One important part of repairing your credit is cleaning up your credit report. If your report contains old information that negatively affects your credit (overdue accounts, bankruptcies, late payments, etc.), take steps to get that information removed from your report.
Read on to learn how long various items can remain on your report, and how to get old information removed.
The Fair Credit Reporting Act puts limits on how long negative items may be included on your credit report. Neutral or positive items may be reported indefinitely. Here are the rules:
Bankruptcies. Bankruptcies may remain on your report for ten years from the date you filed for bankruptcy.
Lawsuits and judgments. These may remain on your report for up to seven years from the date the judgment was entered or the date the statute of limitations expires, whichever is longer.
Paid tax liens. These may remain on your report for up to seven years from the date you paid the debt underlying the lien.
Most criminal records. Most criminal record information may be reported for up to seven years. Criminal convictions may be reported indefinitely.
Delinquent accounts. Overdue or delinquent accounts may be reported for seven years from the date of the last scheduled paymenty before it became delinquent.
Charged off accounts or accounts sent to collection. These may be reported for seven years plus 180 days from the delinquency.
Overdue child support. This may be reported for up to seven years.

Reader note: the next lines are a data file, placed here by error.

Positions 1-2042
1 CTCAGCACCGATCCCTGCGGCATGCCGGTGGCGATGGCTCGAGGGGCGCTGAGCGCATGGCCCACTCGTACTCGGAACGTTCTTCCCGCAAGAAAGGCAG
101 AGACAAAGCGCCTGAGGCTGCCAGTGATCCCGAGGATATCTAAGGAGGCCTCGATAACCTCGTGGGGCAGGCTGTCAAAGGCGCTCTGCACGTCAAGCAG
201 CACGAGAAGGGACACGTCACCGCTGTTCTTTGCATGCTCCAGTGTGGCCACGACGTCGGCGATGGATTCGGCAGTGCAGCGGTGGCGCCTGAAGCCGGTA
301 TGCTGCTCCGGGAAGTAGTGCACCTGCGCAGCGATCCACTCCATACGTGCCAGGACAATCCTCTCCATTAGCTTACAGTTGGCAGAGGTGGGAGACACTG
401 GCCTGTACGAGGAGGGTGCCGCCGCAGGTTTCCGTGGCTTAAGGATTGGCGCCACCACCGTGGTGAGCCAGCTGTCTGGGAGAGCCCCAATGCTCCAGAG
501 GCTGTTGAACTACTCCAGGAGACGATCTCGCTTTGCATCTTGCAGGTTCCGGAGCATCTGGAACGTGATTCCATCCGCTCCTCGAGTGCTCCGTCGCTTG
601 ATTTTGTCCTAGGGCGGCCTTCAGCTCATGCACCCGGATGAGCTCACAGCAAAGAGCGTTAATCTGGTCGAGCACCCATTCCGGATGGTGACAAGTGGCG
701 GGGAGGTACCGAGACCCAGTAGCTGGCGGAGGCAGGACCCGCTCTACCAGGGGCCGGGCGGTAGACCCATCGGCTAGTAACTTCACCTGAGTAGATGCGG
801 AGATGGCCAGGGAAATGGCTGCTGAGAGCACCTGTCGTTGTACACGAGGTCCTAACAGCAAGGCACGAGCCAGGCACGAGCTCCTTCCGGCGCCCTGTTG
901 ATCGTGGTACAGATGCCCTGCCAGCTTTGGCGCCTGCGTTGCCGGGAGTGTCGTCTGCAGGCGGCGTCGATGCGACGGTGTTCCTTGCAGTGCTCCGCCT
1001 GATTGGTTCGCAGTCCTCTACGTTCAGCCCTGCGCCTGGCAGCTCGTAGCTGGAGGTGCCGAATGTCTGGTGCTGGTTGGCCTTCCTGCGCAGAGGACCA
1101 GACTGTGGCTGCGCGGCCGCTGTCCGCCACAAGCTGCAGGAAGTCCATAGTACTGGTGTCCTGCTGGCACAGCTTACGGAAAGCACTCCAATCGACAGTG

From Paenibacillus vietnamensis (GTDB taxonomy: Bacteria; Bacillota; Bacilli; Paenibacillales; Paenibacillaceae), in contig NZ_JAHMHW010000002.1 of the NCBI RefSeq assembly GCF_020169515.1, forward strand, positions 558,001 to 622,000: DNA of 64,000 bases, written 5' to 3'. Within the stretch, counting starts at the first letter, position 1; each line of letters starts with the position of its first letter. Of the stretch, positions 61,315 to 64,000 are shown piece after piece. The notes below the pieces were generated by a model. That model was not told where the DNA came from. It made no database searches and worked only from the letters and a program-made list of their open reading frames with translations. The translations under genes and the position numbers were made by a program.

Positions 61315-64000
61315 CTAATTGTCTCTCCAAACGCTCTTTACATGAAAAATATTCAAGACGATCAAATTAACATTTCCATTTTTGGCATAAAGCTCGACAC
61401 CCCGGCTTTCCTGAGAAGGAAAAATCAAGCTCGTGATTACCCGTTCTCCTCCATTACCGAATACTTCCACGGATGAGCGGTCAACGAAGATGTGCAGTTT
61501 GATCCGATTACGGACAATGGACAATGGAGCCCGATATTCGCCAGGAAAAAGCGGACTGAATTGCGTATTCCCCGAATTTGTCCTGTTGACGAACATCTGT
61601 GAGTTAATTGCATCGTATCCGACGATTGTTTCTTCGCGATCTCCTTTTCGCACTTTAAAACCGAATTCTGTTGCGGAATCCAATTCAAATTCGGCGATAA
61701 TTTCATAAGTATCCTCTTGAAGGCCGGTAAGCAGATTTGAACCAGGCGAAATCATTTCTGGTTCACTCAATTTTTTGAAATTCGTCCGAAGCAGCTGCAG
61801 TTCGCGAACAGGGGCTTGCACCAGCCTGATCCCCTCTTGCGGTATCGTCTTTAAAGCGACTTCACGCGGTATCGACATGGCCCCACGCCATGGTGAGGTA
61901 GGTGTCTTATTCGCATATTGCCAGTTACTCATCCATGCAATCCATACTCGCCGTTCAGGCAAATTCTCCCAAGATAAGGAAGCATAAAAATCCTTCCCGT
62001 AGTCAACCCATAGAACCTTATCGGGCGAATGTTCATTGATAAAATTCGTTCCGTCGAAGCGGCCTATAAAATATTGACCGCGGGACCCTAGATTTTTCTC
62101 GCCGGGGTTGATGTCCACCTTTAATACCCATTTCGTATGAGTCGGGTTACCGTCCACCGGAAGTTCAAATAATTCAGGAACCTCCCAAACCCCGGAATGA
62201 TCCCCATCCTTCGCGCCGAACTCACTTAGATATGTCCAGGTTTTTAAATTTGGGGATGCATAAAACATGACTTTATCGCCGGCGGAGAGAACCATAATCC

Student loans. Some adverse information regarding student loans may be reported for longer than seven years.
Other adverse information. Any other adverse information may remain on your credit report for up to severn years.
If you are applying for $150,000 or more of credit or life insurance, or are applying for a job with an annual income of $75,000 or more, the credit reporting agencies may report negative information beyond the usual time limits. However, since the agencies usually delete information older than seven years (or ten in the case of bankruptcies), this exception rarely comes into play.
At least once every year you should order your report from each of the major credit reporting agencies: Equifax, Experian, and TransUnion. Review your report and look for outdated information.
If you find negative information that should no longer be on your report, write a letter to the credit reporting agency requesting that it remove the information. Attach any documents supporting your request, such as a bankruptcy petition with the filing date or a judgment with the date it was entered.
The credit reporting agency must do one of two things:
1. Delete the old information within three business days after receiving your letter.
2. Reinvestigate the items you dispute.
If the credit reporting agency chooses to reinvestigate the items you dispute, it has between 30 and 45 days to complete its reinvestigation. It must contact the creditor within five days of receiving your letter, review and consider all relevant information to the dispute, and provide you with the results of its reinvestigation within five business days of completion.
To learn more about repairing your credit, get a copy of Credit Repair, by Robin Leonard and attorney Margaret Reiter (Nolo). This handy self-help book includes all the forms letters you need to clean up your credit report.